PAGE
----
Every time I hear of the work-life balance dilemma, I am reminded of the quote by Ralf Schneider, formerly of PwC:

“Companies flounder today because first generation leaders are working in second generation companies working on third generation problems.”

Work-life balance is a bottom line issue

Organizations will have to shift from the “one-way street” mentality of getting more out of people to investing in meeting people’s core needs so that they are pumped up and inspired to bring all of themselves to the job.

Policies must be created that will allow employees to better manage their workload, have a more balanced life, and give them some flexibility when it comes to how and when they get their work done.

Yes, policies that focused on flexibility and working remotely contribute to a more energized workplace.

Work-life balance has to be discussed in the C-suite. Your bottom line would look kindly on your organization if you do.

Thursday, November 8, 2012

Best Ideas? They Can Come From Anyone – IF You’re Willing to Listen

“Don’t credit me with that success. That idea came from a janitor at the NFL Films production facility. He suggested that we take all the fumbles and mishaps and put them to music.”
That statement was from Steve Sabol, the late co-founder (with his father, Ed) of NFL Films. NFL Films was started by accident by his father from his love for home movies. Steve recently passed away from cancer, but his thoughts were captured in a documentary on how they built their organization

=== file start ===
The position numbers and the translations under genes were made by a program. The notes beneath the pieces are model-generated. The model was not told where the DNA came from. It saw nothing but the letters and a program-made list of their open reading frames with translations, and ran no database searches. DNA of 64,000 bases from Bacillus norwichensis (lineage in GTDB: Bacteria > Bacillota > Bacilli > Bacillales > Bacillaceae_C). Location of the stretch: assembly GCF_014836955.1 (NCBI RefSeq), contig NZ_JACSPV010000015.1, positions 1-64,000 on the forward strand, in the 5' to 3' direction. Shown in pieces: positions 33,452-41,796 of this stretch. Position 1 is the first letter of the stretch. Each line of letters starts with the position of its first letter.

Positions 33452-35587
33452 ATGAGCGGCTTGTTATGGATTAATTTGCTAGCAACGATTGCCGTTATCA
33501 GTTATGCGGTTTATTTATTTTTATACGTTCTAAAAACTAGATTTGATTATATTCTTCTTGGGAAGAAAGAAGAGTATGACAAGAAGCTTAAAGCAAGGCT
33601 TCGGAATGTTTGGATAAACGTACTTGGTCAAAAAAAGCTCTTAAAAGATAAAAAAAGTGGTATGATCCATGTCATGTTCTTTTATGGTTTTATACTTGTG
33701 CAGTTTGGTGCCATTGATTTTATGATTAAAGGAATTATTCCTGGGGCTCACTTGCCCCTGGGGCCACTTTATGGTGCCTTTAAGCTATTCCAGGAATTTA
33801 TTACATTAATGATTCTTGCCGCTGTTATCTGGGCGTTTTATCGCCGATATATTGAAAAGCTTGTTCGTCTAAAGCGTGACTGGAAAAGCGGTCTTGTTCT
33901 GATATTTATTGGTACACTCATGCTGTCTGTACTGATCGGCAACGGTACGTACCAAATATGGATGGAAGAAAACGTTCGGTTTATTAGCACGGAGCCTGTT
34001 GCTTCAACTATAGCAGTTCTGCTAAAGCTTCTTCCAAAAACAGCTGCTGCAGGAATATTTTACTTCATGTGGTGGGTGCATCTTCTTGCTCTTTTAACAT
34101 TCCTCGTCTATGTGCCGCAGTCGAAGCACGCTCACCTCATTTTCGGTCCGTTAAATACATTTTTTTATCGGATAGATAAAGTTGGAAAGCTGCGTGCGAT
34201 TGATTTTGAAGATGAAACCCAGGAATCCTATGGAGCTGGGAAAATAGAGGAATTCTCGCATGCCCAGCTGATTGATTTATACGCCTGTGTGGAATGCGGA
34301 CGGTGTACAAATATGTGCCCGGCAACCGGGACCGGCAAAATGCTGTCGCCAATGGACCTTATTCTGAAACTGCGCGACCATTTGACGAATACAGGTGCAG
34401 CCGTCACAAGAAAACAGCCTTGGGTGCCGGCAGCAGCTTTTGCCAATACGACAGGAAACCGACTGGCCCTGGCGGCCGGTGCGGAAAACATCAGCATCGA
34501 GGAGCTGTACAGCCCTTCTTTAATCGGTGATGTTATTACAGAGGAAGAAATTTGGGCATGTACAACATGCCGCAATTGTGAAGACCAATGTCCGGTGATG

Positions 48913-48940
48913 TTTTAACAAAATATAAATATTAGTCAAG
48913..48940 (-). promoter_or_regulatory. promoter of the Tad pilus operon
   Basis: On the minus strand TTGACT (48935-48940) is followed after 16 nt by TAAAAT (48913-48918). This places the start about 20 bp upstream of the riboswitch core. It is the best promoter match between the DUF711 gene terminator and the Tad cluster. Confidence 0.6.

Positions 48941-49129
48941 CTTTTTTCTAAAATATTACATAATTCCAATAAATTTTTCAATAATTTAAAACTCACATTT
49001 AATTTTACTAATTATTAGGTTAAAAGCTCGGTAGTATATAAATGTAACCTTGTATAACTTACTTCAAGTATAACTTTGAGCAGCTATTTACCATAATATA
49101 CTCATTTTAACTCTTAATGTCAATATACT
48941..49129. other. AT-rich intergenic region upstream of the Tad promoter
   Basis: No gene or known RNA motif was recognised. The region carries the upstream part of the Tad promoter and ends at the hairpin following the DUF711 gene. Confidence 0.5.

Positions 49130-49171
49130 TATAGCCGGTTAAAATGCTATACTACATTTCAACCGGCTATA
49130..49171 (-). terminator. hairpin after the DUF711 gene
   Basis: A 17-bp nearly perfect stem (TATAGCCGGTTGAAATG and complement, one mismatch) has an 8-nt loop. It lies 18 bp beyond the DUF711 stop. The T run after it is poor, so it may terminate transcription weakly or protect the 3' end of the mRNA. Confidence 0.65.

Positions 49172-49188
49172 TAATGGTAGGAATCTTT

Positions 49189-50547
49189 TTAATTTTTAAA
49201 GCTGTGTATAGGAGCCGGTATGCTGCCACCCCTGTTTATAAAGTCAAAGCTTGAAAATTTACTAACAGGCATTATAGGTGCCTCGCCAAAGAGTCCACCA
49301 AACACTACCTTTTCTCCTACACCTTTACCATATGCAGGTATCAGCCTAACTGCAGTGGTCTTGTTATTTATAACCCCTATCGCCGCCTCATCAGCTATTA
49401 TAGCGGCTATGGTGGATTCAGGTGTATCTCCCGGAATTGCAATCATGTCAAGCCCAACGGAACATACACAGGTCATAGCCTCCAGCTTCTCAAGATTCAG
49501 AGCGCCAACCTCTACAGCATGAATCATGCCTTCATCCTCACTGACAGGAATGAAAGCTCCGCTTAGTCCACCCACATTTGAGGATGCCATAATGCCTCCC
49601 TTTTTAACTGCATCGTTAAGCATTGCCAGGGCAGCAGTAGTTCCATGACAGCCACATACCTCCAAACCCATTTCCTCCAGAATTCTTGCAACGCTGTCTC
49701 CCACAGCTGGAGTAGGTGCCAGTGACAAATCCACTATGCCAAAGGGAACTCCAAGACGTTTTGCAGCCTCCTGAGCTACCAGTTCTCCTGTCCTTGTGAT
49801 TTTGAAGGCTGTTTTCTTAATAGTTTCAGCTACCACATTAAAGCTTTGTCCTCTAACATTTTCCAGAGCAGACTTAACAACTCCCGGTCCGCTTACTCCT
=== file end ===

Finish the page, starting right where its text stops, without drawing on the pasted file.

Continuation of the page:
Have you ever seen the segment where all the fumbles and hits are compiled into a popular show of its own? As a matter of fact, it has become a brand itself within the company franchise.
And, that idea came from possibly the lowest person on the org chart.
I thought of three (3) dynamics that played out when I heard Steve Sabol’s statement about the janitor:
  • Having an organization that creates an environment where everyone brings value and feels comfortable in being heard;
  • Having employees who believe that their voices can be heard;
  • Having leadership that will acknowledge and give credit to their employees.

The big word that every organization talks about today is “innovation.” Everyone is looking, seeking searching, for that illusive next step. Everyone is asking where and the how.
Value comes in all sizes and titles